Genderneutrality and the Prevention and Treatment of Violence - A Dutch Perspective

Martina Althoff*, Anne-Marie Slotboom, Janine Janssen

*Corresponding author for this work

Research output: Contribution to journalArticleAcademicpeer-review

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One of the important themes in debating violence in the international political fora is ‘violence against women’, which is explicitly emphasized by The Convention of Istanbul. The Netherlands have ratified this important convention but partially due to Dutch influence it was stated that although women do suffer more from violence, that does not mean that there are no male victims of violence and that the state and policy makers should provide for them too. As a consequence, Dutch government aims at ‘gender neutrality’ in their approaches to prevent and treat violence. This approach has dealt with some criticism, some wonder nowadays whether this focus on ‘gender neutrality’ has negative consequences for addressing the hardship that women have to deal with. In our contribution we will try to answer the previous question by looking into three examples: domestic violence, honour-related violence, and the study of prostitution &human trafficking, all in the Netherlands. We will address the following questions: What have we learned about the three examples with regard to the gender of victims and offenders and the specific Dutch policy? How does Dutch government, policies and the criminal justice system deal with these phenomena from a gender perspective?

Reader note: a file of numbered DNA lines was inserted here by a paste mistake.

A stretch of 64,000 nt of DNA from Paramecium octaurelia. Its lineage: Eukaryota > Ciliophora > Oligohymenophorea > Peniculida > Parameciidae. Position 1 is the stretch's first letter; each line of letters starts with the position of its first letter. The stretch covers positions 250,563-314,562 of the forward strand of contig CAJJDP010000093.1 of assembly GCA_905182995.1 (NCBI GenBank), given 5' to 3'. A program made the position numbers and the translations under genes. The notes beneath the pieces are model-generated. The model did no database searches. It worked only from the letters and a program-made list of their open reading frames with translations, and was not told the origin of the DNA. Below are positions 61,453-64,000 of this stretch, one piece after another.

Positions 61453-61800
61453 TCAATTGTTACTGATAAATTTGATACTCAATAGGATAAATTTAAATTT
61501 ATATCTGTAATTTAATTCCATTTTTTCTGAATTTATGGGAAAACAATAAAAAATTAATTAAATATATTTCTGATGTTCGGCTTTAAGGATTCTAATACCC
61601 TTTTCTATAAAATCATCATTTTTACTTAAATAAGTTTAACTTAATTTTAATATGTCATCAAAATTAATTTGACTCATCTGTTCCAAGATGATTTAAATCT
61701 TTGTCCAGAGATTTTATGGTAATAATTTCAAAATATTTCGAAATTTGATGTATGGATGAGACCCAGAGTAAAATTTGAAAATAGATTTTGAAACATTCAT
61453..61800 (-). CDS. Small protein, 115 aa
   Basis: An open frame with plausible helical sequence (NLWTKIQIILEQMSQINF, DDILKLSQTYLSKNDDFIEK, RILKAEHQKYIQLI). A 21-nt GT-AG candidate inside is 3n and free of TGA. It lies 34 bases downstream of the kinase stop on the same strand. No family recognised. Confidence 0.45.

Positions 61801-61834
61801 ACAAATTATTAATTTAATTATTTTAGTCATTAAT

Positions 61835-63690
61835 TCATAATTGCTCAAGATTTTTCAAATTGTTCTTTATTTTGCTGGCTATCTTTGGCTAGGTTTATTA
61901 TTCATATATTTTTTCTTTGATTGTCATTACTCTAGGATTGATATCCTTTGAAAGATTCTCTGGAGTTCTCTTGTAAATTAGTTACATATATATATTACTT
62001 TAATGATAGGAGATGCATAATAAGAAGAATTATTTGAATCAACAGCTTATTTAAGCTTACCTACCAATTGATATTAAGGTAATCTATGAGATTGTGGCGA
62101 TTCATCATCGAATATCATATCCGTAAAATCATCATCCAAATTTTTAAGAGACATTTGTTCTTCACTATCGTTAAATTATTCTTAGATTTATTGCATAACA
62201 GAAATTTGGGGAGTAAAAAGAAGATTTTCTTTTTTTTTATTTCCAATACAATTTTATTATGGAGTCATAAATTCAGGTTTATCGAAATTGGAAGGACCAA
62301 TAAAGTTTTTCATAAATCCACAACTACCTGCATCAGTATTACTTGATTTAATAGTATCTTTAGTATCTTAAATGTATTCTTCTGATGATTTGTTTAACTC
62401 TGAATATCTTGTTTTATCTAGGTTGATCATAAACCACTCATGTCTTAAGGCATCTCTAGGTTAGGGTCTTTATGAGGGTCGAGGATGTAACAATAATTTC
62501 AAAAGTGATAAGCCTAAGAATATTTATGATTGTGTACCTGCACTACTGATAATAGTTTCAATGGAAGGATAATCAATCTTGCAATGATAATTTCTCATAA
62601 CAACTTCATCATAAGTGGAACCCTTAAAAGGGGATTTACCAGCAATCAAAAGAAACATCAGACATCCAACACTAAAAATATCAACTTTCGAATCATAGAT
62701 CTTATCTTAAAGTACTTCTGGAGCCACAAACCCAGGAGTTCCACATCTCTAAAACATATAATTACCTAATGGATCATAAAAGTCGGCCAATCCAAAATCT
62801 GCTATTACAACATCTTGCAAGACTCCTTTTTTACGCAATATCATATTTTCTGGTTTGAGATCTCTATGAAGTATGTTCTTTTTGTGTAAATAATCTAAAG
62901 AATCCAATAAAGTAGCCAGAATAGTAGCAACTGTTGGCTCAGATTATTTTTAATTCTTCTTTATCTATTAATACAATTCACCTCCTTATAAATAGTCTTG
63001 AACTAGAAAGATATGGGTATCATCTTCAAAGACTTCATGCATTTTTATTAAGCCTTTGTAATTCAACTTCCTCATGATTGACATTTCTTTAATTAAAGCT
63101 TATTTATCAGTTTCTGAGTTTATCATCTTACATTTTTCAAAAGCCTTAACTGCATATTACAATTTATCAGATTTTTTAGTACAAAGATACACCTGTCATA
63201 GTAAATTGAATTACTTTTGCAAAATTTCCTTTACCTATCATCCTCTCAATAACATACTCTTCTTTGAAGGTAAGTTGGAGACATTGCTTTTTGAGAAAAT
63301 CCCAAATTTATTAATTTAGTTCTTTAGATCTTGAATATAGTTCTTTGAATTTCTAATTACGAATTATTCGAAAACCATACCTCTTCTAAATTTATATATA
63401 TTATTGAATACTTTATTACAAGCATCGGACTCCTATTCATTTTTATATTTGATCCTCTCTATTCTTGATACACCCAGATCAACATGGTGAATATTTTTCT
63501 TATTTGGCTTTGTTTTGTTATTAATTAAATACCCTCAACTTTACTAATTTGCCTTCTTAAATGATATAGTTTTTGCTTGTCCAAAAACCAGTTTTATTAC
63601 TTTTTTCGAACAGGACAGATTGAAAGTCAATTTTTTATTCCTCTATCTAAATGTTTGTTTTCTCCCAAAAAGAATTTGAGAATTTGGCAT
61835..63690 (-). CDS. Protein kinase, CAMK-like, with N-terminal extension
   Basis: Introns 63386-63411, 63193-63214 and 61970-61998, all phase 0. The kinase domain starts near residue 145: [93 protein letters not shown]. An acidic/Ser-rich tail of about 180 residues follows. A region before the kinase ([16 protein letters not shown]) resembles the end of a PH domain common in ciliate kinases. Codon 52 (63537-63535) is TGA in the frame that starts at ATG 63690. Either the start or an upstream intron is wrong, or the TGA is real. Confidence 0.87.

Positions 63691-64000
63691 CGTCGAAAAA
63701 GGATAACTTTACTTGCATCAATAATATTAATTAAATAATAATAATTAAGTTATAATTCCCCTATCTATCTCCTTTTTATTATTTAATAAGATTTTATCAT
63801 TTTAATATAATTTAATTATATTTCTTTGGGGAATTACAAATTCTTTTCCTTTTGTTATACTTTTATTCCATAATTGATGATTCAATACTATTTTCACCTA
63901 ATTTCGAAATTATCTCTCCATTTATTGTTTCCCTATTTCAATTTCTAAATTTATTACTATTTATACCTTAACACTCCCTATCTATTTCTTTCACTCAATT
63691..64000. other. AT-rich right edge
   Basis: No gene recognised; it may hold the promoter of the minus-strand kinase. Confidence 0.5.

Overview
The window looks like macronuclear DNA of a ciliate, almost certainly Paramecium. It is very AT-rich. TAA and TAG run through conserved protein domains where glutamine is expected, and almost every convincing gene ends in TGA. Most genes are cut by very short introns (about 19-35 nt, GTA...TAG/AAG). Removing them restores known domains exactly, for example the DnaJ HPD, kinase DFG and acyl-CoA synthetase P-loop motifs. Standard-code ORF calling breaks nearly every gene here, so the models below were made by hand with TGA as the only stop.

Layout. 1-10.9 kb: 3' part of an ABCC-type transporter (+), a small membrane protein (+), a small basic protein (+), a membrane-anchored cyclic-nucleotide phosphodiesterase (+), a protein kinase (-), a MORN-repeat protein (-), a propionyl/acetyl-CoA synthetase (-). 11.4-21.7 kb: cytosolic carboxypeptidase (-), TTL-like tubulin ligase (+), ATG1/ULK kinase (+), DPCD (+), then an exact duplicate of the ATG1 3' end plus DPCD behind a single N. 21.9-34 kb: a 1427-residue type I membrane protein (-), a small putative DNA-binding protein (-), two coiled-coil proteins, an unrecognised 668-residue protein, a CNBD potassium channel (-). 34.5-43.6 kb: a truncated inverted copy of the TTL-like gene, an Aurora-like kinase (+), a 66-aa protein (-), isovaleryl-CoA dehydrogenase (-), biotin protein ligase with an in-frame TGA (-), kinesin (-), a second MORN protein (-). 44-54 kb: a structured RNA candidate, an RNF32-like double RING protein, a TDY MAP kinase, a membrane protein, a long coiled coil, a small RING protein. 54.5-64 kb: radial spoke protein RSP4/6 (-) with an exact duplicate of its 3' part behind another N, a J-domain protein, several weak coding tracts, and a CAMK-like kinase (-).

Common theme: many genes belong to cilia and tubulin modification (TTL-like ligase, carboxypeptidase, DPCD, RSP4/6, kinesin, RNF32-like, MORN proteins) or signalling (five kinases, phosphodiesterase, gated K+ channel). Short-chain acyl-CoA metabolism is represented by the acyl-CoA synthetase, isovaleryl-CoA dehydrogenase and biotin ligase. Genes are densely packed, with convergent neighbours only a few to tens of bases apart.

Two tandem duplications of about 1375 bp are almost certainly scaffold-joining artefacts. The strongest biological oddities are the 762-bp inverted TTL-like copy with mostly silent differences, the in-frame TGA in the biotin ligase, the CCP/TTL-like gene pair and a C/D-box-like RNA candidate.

Original languageEnglish
Pages (from-to)40-52
Number of pages13
JournalWomen & Criminal Justice
Issue number1
Early online date11-Sep-2019
Publication statusPublished - 2021


  • Domestic Violence
  • honour-related violence
  • prostitution and human trafficking
  • Dutch policy on combatting violence
  • violence against women

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